Mitsui & Co. Global Strategic Studies Institute

Expansion of Electric Vehicles in Europe: Status and Outlook

Nov. 8, 2016

Yoichi Yoshizawa
New Business & Technology Development Center, Mitsui & Co. Deutschland GmbH

Main Contents

With fuel efficiency regulations increasingly tightening year after year, Europe has been striving to promote electric vehicles (“EVs”).1 However, remaining issues, such as driving range, charging time, and price, have been a barrier to EVs gaining popularity. The environment surrounding EVs has been experiencing changes, as represented by the adoption of the Paris Agreement at the United Nations Framework Convention on Climate Change (COP21) in 2015, and the strategy shift of Volkswagen (VW) following the emissions scandal. This report outlines status and policies on EVs in Norway and the Netherlands—two EV pioneers in Europe—as well as France, the UK, and Germany, and also provides an outlook on the future of EVs in Europe.


As of the end of 2015, there were approximately 1.26 million EVs worldwide, 30% of which existed in Europe. Table 1 shows EV-related data for major European countries. The most EV-popular country in Europe is Norway. There are 2.6 million passenger cars, of which 70,000 are EVs. This makes up the EV proportion 2.7%, which is the highest in the world. Moreover, one in five new cars registered in 2015 was electric. The popularity of EVs in Norway is shown by the fact that in 2015 VW’s EV e-Golf was the best-selling car of all cars including internal-combustion engine (ICE) vehicles. The biggest factor behind this popularity is the government’s substantial incentives for battery electric vehicles (BEVs). BEV purchasers are exempt from car registration taxes (introduced in 1996) and value-added taxes (VATs) (introduced in 2001). These incentives, coupled with large cuts on car ownership taxes (introduced in 2005), have made EVs more affordable to own than the same model of ICE vehicles. According to a survey study targeting EV buyers, the respondents stated economics as the primary reason for purchasing EVs. BEV users are also entitled to benefits such as exemption from road tolls and free parking in public spaces (introduced in 1997 and 1999, respectively). In fact, Norway has special circumstances; 97% of its power generation is low-cost hydroelectric, allowing the country to focus on reducing CO2 in the transport sector. Moreover, Norway is a wealthy country where many households own two cars. Nevertheless, it is still true that the government’s consistent EV policy2 over two decades is finally taking effect.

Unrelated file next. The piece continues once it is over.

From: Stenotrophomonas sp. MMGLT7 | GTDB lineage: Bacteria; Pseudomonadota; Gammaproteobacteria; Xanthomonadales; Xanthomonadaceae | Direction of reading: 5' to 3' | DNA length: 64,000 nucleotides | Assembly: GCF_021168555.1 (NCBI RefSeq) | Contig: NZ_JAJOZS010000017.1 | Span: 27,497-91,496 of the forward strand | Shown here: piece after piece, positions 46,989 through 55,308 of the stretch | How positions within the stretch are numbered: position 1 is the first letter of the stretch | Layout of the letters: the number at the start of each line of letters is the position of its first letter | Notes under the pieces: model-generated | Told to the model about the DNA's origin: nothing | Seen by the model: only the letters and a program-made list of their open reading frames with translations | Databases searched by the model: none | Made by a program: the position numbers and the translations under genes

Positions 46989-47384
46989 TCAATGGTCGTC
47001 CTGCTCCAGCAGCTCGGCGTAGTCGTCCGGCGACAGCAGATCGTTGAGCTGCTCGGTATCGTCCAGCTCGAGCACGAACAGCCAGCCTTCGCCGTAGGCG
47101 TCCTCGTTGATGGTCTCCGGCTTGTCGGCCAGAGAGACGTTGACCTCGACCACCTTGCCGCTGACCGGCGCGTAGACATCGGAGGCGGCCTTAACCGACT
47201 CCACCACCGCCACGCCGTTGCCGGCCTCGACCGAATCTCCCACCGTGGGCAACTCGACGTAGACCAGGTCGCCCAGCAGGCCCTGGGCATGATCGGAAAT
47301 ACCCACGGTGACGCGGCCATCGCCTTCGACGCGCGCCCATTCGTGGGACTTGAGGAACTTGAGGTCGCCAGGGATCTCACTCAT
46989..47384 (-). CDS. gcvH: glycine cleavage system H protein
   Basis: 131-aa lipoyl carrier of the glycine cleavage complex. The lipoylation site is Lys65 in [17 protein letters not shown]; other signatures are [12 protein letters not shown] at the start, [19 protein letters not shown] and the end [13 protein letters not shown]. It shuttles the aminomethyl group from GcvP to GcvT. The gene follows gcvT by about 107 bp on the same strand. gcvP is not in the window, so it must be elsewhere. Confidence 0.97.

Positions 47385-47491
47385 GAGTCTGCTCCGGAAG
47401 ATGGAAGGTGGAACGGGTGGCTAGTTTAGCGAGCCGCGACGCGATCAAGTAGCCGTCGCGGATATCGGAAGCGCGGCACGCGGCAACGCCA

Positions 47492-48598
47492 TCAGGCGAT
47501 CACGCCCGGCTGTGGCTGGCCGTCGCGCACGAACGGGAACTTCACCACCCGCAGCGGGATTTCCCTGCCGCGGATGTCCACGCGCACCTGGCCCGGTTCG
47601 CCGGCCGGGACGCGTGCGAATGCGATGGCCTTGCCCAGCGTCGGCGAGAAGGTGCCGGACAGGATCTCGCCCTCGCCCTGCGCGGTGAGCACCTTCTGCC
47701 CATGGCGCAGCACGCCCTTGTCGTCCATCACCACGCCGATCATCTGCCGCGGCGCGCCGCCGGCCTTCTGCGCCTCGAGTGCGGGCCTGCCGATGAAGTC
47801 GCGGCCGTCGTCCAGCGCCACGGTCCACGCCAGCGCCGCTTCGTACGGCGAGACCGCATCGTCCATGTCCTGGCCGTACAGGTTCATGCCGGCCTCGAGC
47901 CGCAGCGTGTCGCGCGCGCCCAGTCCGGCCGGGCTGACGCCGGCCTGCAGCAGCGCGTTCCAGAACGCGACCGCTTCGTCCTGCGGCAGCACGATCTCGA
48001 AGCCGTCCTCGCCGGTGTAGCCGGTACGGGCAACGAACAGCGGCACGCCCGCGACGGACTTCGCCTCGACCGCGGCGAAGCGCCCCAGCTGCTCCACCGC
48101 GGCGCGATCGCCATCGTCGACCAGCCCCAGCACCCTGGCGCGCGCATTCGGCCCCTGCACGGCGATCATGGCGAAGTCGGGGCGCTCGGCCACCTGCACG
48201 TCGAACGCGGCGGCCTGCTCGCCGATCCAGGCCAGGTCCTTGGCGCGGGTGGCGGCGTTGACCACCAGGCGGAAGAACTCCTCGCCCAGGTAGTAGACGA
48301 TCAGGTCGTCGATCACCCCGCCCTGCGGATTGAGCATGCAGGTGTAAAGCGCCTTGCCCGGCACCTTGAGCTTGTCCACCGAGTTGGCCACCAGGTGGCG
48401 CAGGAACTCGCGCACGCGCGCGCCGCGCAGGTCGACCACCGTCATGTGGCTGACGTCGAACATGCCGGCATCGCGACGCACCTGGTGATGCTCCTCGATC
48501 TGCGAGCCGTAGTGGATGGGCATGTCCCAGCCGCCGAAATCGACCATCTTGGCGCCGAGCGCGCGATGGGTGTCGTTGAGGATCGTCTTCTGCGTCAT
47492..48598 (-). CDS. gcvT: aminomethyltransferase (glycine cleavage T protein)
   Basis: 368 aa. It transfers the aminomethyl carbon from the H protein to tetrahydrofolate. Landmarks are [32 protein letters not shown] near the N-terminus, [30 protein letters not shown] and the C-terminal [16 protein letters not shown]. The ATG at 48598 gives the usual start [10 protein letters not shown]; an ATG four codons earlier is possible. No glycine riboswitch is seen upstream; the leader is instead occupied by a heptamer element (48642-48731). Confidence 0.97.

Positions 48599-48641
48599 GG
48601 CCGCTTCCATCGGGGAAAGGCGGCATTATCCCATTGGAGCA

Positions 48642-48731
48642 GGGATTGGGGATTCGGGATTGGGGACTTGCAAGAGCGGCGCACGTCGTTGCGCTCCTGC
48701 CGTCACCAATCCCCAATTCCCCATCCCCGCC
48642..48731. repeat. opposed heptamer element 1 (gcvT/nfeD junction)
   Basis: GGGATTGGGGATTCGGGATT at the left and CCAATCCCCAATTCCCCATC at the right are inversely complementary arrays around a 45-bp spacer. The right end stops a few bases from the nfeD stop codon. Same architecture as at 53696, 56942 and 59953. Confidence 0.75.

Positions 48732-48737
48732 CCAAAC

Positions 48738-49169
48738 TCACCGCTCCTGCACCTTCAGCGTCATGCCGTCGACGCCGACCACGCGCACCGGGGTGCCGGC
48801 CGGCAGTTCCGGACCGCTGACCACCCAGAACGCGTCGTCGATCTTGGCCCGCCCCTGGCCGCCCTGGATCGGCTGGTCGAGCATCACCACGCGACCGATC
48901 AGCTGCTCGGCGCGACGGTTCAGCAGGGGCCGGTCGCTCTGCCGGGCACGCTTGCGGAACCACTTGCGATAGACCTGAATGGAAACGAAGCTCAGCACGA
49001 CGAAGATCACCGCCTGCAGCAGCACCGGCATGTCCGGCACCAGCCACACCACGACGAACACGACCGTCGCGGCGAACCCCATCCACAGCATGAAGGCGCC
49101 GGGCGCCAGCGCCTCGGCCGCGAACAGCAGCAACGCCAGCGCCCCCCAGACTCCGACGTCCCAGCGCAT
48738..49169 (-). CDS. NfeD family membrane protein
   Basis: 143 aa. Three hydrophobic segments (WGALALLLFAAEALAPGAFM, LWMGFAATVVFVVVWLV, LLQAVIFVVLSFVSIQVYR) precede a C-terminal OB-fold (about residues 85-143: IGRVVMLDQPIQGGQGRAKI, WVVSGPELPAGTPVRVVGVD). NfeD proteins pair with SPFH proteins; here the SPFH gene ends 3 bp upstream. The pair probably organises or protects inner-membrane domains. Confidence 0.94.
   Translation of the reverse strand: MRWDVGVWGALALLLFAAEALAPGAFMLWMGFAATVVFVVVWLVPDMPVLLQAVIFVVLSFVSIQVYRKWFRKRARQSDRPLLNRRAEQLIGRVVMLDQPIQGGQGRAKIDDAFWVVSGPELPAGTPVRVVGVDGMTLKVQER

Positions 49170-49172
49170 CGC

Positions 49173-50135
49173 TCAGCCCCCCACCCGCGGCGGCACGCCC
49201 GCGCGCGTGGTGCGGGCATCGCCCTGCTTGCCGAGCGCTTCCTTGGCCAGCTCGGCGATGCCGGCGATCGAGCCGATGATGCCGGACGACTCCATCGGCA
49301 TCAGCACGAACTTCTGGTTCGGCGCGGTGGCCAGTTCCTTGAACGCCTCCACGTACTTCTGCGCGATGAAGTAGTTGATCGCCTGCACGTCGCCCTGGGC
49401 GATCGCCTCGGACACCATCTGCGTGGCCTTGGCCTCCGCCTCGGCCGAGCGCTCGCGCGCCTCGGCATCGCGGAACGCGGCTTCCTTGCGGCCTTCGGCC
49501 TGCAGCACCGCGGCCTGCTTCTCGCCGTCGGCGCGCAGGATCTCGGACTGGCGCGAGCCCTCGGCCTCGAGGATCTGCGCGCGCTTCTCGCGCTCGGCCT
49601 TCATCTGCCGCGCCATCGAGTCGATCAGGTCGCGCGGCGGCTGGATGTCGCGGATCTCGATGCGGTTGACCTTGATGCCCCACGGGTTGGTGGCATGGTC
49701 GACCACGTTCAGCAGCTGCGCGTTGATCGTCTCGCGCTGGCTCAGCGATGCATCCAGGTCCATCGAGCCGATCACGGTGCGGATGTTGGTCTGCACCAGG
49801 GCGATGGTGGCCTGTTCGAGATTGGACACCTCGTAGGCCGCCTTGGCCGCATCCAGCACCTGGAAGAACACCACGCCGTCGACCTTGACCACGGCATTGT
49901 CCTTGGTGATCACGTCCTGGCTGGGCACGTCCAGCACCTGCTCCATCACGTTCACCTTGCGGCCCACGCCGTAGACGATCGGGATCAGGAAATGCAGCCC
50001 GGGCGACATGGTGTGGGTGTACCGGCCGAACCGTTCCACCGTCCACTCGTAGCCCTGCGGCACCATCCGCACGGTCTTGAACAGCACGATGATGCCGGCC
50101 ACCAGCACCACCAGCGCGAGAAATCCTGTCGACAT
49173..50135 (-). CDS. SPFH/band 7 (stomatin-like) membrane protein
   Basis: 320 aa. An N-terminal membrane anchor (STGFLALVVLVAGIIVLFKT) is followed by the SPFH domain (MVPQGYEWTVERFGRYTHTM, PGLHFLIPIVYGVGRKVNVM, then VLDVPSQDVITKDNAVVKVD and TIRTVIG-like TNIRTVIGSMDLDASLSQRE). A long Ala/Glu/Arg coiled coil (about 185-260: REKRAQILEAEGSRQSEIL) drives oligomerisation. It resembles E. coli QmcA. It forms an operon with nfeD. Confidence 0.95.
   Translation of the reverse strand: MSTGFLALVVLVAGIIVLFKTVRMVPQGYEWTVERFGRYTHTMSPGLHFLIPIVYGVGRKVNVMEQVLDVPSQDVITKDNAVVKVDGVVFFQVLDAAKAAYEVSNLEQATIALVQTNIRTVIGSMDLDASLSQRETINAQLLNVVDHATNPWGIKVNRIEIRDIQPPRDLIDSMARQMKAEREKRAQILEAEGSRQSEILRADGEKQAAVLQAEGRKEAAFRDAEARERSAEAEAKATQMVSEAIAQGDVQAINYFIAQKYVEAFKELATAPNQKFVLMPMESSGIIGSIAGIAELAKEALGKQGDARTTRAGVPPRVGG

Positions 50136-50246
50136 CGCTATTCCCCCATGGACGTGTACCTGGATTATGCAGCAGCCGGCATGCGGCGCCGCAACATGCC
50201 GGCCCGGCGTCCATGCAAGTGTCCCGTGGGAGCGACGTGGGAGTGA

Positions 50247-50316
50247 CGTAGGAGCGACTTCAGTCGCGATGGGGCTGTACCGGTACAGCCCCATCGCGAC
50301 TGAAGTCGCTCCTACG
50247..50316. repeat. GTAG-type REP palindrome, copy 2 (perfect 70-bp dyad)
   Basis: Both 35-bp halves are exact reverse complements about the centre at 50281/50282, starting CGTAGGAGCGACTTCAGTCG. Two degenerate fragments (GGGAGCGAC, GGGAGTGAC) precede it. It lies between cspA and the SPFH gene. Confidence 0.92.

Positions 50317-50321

In the Netherlands, there are almost 90,000 EVs, or 1.1% of the total passenger cars, which is the second highest after Norway. In 2015, 43,770 new EVs were registered, corresponding to 10% of all registered vehicles. The best-selling EV of the year was Mitsubishi Motors plug-in hybrid electric vehicle (PHEV) Outlander. A car registration tax is imposed according to the amount of carbon dioxide (CO2) emitted, which means that EVs with less CO2 emissions have an advantage. BEVs are exempt from car ownership taxes, which are calculated by vehicle weight. Characteristically, most EVs are owned by companies, as tax incentives (whereby employees who drive a corporate EV pay a lower tax rate) have successfully encouraged businesses to purchase EVs. However, since this tax rate doubled for PHEVs in 2016, partly due to increasing financial burdens on the government, the sales volume of EVs fell to one-half in 2016 from the previous year. Another key factor to success was the commitment of the central government and municipalities to develop public charging infrastructure. In the Netherlands, there are over 17,700 public charging points—more than in Norway. Parking and charging used to be free, but today both are fee-based in line with the spread of EVs.